A kitchen fan serves an important practical purpose for restaurants and caterers: it ventilates the kitchen and removes steam, grease and smoke while cooking. Manufacturers eventually realized that these fans can look good as well as be functional, and they started creating all sorts of stylish products for those concerned about aesthetics as well as performance.
Keeping up with the latest trends in hood vents and other kitchen fans is important. When a client contracts you to come up with a great design for her restaurant or catering kitchen, you have to be ready to impress. Stay knowledgeable about different kitchen fan styles and options so you're ready to give your clients what they're looking for.
1. Compile a kitchen fan list to help your clients figure out which styles they like the best. Include lots of photos along with the advantages and disadvantages to each.
2. Talk to your clients about how much cooking they do. You'll need to find a kitchen fan that has the capacity to vent the right amount of exhaust as well as look attractive in the client's kitchen.
3. Get some kitchen fan information to ensure that you're making a practical choice for your clients. You must know the technical aspects regarding these fans so you can recommend products that will fit your clients' needs.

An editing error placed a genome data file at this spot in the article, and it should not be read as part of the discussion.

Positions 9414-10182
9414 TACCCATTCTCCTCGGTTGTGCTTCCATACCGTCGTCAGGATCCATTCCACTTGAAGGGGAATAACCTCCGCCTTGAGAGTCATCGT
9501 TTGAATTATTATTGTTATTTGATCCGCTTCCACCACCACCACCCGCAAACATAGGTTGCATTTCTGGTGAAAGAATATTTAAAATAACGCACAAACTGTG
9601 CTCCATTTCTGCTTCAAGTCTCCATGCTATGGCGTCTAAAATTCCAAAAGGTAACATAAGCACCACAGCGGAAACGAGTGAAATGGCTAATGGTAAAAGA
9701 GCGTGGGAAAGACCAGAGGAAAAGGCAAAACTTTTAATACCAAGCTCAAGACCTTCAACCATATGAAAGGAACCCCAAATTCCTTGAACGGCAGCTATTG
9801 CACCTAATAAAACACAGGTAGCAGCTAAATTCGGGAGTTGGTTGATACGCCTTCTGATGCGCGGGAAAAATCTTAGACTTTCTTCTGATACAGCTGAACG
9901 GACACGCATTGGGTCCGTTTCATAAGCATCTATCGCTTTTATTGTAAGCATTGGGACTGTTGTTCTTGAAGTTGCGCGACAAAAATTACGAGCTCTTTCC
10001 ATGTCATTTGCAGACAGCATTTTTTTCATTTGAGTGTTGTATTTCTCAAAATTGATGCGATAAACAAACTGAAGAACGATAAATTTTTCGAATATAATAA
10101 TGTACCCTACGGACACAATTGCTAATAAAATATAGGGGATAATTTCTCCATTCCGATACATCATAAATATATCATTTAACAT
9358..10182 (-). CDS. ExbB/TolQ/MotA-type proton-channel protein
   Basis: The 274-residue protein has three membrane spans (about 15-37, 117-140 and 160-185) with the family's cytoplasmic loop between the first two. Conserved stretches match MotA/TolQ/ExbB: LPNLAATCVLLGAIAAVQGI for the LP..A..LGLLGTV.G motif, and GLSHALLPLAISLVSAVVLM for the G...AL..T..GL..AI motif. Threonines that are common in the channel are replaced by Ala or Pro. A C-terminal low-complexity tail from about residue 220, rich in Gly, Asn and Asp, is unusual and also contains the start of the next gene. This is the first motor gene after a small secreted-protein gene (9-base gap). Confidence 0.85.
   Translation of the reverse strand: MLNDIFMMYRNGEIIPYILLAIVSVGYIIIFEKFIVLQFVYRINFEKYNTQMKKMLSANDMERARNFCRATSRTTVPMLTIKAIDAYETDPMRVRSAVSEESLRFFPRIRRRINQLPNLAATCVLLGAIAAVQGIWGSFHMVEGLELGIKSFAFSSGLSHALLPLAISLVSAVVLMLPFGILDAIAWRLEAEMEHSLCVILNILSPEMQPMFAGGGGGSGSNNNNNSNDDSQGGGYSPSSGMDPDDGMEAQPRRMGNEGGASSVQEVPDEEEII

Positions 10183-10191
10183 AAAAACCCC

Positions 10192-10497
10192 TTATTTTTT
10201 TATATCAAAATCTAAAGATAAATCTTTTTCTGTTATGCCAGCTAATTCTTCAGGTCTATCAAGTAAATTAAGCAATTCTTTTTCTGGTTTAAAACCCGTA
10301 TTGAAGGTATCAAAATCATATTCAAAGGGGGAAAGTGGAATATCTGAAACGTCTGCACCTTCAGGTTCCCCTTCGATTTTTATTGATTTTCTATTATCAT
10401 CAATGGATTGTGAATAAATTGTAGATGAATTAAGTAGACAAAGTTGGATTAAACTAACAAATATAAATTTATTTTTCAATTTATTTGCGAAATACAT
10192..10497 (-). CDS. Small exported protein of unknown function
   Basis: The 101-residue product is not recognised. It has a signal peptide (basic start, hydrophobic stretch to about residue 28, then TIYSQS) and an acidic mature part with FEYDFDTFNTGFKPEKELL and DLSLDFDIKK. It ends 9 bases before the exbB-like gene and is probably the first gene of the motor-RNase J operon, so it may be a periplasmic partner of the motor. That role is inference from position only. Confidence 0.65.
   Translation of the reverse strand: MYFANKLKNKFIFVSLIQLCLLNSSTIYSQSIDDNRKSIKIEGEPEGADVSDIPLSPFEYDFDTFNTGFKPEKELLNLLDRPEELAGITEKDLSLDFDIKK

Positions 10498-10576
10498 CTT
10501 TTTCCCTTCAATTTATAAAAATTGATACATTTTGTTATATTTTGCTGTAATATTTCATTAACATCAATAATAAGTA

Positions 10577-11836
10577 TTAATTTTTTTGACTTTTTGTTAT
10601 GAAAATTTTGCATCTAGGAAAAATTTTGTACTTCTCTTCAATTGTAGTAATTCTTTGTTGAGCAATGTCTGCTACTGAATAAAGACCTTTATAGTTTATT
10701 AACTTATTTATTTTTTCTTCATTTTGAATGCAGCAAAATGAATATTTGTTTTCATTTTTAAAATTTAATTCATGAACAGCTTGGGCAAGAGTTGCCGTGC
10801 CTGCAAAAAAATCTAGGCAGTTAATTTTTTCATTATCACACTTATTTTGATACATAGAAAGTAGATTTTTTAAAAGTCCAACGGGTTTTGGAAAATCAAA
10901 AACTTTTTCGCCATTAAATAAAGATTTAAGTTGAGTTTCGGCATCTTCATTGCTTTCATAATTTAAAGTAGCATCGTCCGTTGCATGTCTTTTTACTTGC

Go with a traditional yet attractive under-cabinet kitchen fanSome of your smaller restaurant or catering clients may produce their food offerings in small kitchens, or even in their home kitchens. These clients may be able to use a traditional under-cabinet fan. This type of vent is what most people think of when they hear the term "kitchen fan." Under-cabinet fans mount to the bottom of the cabinets over the range. Check to see if there are ducts installed already, if not, you'll have to make sure the fan you suggest is "duct-free," "non-vented" or will work with either ducted or non-ducted applications.
Try out a modern wall-mounted kitchen fanThe weight of this type of fan is supported by mounting it to the wall. Wall-mounted vents are frequently chimney-style and extend up to a duct in the ceiling. You have several design options as far as the hood itself is concerned, so take your client's budget into consideration.
Find a kitchen fan provider that sells island ventilation fansIsland cooktops present a unique problem in that they're freestanding, so there's nothing to mount a fan to. Manufacturers know that the popularity of islands is increasing, so they have come up with a vent that mounts to the ceiling. These fans come in a wide range of sizes to accommodate the needs of even professional chefs.
- An alternative to vents that draw steam upward is the downdraft kitchen fan. This is an option used mostly for islands when buyers don't want obtrusive fans hanging from their ceilings. It isn't as effective as an overhead fan, though; make sure you warn your clients about this fact.